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Early Nominees for the 2007 Andy Sisco Award

While certainly stripped of the romance of Cubs of Red Sox fandom, following the Royals means being preconditioned to disappointment. As Christopher Ricks once said of Philip Larkin, disappointment is one of the saddest words in our commonplace speech because unlike other dis words (disagree, disrespect, disassociate, dissatify etc.) we don't even use the original word in the original sense. No one talks about how appointed they are with Dayton Moore's trades, sunday dinner, or the latest album from Norah Jones. We only know disappointment now.

Thus, in a stroke of sheer genius "daveyork" created the Mark Quinn/Andy Sisco Award in his Royals Fans Top Ten Off-Season Moments diary back in the depths of winter. Once again, I'll let his definition of what the Mark Quinn/Andy Sisco Award signifies:

One player who fans have hope for in the upcoming season will horribly regress and live on only potential for the next season - The Mark Quinn/Andy Sisco award.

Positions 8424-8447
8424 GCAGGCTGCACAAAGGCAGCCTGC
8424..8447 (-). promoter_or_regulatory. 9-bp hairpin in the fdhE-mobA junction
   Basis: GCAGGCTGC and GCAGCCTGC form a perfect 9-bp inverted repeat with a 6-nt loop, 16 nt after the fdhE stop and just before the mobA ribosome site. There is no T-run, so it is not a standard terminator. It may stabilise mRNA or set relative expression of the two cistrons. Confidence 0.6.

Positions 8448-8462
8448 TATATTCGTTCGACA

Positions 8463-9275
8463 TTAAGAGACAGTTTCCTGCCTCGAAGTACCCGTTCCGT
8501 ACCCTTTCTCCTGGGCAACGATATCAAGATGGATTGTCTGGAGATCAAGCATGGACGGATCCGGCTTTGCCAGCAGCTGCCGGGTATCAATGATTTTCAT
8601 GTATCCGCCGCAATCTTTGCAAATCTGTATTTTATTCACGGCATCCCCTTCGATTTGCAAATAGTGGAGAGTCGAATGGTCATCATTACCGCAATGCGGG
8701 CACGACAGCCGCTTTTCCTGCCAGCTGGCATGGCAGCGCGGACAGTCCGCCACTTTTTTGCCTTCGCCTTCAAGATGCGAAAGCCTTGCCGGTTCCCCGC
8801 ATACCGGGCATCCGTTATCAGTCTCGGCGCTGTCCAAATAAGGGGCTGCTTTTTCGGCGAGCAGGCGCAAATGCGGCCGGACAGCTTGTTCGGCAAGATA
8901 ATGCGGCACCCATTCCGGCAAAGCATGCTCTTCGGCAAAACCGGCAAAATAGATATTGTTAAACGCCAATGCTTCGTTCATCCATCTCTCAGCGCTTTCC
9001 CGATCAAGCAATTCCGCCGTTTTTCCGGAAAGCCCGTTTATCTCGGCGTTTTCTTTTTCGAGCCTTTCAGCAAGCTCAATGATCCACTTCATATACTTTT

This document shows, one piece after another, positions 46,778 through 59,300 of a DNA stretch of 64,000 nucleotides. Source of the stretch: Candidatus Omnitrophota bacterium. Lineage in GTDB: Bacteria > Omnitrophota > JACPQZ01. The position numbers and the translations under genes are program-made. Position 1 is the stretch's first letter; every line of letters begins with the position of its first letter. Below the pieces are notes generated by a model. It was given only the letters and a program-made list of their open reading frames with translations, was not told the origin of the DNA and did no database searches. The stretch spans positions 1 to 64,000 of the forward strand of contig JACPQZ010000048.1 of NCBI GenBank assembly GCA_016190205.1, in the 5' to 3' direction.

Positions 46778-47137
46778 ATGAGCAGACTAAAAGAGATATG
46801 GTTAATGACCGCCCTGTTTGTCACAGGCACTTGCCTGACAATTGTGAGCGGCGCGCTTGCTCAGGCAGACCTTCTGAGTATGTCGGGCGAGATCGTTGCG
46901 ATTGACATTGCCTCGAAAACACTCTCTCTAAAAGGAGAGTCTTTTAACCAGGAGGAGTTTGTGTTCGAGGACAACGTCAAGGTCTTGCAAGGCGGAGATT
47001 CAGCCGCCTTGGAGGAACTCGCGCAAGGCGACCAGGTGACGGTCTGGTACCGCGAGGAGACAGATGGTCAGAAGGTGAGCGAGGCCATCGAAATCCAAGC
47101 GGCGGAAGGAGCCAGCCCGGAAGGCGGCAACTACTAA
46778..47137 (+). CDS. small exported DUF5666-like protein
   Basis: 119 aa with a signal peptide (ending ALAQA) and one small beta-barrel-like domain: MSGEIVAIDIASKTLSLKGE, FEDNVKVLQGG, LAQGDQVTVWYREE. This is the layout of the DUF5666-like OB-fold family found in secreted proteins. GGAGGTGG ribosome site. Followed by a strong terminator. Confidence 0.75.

Just like Mark Quinn did in the early 00s (20 HRs in 2000, out of the Bigs a season and a half later) and Andy Sisco more recently (ERA jump from 3.11 to 7.10) the Royals always have a player who fans get excited about, believe is a valuable cog in the next good Royals outfit who simply turns into a pumpkin. In Sisco's case, the results were devastating. Few pitching staffs can handle having their best reliever turn into their worst for seemingly no reason, especially when you're already awful. As Sisco's ERA more than doubled, the Royals continued their historical bad season, eventually allowing 971 runs, the 21st highest total in baseball history. Sisco's second season with the Royals was so bad he was traded to the White Sox this December. Despite some predictions that "Gload will Explode", it was a ignominious end to the Sisco Era in Kansas City